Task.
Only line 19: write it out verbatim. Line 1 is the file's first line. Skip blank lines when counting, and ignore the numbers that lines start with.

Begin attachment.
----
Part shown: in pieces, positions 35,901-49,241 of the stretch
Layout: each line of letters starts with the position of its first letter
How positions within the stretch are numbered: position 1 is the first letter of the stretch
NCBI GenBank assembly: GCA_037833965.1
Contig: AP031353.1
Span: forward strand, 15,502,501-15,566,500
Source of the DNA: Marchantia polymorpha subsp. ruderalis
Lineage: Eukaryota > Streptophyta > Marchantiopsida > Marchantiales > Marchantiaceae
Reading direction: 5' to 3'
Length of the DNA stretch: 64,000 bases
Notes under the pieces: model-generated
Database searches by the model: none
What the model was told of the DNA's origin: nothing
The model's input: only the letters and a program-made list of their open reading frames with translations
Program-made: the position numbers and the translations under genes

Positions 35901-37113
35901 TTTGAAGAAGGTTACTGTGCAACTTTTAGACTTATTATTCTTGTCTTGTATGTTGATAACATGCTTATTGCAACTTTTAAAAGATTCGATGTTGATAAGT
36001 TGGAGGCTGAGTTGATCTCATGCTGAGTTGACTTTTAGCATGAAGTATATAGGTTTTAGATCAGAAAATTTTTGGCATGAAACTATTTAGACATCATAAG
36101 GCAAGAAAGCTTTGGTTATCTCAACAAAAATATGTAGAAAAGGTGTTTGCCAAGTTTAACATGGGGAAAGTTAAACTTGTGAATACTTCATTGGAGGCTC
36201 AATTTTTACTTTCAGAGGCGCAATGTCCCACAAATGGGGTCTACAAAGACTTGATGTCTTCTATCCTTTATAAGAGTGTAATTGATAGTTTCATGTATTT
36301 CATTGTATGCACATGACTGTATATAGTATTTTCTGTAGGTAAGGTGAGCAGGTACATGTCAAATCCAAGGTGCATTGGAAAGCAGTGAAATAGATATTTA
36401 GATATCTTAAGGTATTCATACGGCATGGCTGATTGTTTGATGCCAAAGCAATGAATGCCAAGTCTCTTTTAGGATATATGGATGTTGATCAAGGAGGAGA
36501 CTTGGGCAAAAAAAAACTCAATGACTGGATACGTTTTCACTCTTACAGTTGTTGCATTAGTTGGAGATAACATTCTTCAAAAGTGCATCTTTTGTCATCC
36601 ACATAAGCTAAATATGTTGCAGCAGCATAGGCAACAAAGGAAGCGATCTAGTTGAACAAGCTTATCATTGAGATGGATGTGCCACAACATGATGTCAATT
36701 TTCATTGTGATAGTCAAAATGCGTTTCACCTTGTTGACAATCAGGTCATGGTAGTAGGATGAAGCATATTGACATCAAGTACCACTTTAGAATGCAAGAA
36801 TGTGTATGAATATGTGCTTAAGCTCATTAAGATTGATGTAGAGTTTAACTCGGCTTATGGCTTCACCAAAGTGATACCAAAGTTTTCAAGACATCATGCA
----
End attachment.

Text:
36101 GCAAGAAAGCTTTGGTTATCTCAACAAAAATATGTAGAAAAGGTGTTTGCCAAGTTTAACATGGGGAAAGTTAAACTTGTGAATACTTCATTGGAGGCTC